Taking care of your stress
Stress is, unfortunately, part of our daily lives. We experience short-term stress in multiple environments and it usually leaves a person feeling a little upset or anxious. However, the side effects don’t leave a long lasting impact on your mind or body.
Long-term stress, on the other hand, is much more detrimental to your mental and physical state. Dealing with stress over long periods can lead to several undesirable symptoms.
When long-term stress is not effectively managed, it can significantly decrease your quality of life. Some of these symptoms include sleeplessness, loss of appetite, chronic pain (headaches, back pain), compromised immune system, inability to focus, impaired memory, constant anxiety, unpredictable moods, and fatigue.
Constant stress gradually breaks a person down, until eventually rendering them incapable of managing their stress healthily. It’s, therefore, easy to see how this kind of ongoing stress could link to the development of more serious mental health problems, like depression and anxiety disorder.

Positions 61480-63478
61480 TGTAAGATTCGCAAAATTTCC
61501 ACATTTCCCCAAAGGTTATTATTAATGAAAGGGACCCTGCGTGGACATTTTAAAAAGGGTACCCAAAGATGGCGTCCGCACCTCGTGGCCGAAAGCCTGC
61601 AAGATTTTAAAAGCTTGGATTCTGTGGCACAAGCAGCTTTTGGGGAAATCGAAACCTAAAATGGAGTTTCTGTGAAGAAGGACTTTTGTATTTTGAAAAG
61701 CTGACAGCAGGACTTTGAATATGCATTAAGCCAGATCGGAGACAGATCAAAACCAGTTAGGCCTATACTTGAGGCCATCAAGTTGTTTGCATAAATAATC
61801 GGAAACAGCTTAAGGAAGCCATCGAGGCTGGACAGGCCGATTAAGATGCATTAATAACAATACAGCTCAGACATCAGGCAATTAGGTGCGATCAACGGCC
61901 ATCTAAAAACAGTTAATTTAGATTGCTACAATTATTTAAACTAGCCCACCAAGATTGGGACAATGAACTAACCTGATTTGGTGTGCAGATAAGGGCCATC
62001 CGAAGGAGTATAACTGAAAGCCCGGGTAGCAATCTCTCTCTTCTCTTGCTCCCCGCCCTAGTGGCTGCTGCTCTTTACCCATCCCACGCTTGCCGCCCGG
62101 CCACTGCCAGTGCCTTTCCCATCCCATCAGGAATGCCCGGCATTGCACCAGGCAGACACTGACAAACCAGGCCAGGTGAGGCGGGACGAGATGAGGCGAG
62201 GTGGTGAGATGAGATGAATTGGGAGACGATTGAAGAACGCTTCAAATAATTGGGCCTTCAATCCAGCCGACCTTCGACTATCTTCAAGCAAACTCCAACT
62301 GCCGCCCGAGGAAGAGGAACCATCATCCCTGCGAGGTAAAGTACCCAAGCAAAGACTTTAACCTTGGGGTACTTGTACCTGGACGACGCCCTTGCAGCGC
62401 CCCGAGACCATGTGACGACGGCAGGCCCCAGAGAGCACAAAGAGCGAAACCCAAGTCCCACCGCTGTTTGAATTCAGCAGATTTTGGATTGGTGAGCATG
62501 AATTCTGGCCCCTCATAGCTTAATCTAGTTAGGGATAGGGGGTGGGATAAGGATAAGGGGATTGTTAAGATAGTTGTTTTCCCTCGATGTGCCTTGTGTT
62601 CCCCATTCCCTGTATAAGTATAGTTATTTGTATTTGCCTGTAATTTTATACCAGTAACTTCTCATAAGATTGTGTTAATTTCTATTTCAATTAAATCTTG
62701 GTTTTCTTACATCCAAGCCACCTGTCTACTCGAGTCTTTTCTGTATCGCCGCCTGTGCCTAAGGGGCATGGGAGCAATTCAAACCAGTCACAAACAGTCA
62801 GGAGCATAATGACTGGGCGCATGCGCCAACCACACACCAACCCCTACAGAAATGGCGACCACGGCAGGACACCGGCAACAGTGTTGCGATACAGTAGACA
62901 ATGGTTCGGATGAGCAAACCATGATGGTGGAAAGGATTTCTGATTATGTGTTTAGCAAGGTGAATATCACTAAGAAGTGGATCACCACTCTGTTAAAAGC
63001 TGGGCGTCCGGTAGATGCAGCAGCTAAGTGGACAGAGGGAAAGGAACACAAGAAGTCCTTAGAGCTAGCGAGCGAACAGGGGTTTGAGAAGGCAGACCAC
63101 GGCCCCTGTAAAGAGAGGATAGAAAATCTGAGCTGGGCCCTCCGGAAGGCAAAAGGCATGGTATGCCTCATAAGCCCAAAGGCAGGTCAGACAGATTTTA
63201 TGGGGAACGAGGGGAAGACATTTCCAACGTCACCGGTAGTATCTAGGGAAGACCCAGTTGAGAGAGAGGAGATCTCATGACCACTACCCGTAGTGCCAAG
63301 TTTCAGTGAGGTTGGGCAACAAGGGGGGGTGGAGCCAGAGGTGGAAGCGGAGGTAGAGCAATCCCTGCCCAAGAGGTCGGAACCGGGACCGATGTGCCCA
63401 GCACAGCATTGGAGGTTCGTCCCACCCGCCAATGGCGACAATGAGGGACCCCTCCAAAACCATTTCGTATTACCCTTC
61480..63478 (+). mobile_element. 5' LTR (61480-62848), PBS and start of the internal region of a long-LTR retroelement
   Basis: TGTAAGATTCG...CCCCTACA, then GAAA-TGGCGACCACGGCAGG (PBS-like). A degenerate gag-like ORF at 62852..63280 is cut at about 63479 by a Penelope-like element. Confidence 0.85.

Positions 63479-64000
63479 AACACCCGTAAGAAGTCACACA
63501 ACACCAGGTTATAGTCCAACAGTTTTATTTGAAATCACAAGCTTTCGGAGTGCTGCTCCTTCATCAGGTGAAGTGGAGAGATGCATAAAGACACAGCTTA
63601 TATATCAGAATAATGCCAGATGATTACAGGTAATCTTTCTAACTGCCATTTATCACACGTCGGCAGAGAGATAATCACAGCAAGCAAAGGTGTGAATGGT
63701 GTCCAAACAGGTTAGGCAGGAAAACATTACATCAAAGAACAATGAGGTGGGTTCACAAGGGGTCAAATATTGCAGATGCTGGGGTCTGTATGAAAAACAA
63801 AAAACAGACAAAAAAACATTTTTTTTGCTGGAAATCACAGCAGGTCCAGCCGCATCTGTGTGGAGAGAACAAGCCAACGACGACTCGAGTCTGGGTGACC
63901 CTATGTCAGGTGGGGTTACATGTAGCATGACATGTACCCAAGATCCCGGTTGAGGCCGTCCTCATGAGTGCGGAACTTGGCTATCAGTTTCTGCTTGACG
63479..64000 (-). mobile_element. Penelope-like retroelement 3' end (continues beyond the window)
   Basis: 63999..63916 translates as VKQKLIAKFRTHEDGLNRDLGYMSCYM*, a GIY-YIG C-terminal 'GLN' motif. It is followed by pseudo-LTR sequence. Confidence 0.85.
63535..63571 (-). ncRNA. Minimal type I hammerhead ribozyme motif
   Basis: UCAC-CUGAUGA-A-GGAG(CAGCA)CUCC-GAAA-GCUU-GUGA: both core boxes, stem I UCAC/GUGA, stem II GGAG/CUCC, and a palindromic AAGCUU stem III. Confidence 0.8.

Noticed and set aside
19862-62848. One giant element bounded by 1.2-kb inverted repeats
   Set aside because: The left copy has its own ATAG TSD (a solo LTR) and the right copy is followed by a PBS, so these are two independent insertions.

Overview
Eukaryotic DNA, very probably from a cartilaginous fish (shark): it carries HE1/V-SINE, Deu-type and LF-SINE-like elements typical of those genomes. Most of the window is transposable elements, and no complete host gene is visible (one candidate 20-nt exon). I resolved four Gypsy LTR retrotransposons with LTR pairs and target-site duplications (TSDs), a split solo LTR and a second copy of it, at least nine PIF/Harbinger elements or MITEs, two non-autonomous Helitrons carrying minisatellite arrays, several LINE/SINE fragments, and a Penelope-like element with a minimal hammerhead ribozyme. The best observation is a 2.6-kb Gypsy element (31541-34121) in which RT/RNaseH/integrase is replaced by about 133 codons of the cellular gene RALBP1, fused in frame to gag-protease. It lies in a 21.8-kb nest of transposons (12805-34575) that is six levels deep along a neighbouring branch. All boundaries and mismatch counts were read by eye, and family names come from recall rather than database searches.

Think about it:
when you’re always stressed out, you lose sleep. The lack of sleep can result in a decline in your mood and may cause fluctuations of irritability. If it lasts for more than a few days, you’ll find yourself losing focus, forgetting important things, and having more and more mood swings. These shifts increase your feelings of stress, and symptoms of anxiety start to become visible. Tension headaches or back pain is often part of the picture. You overeat or eat too little, because of your over-anxious mind.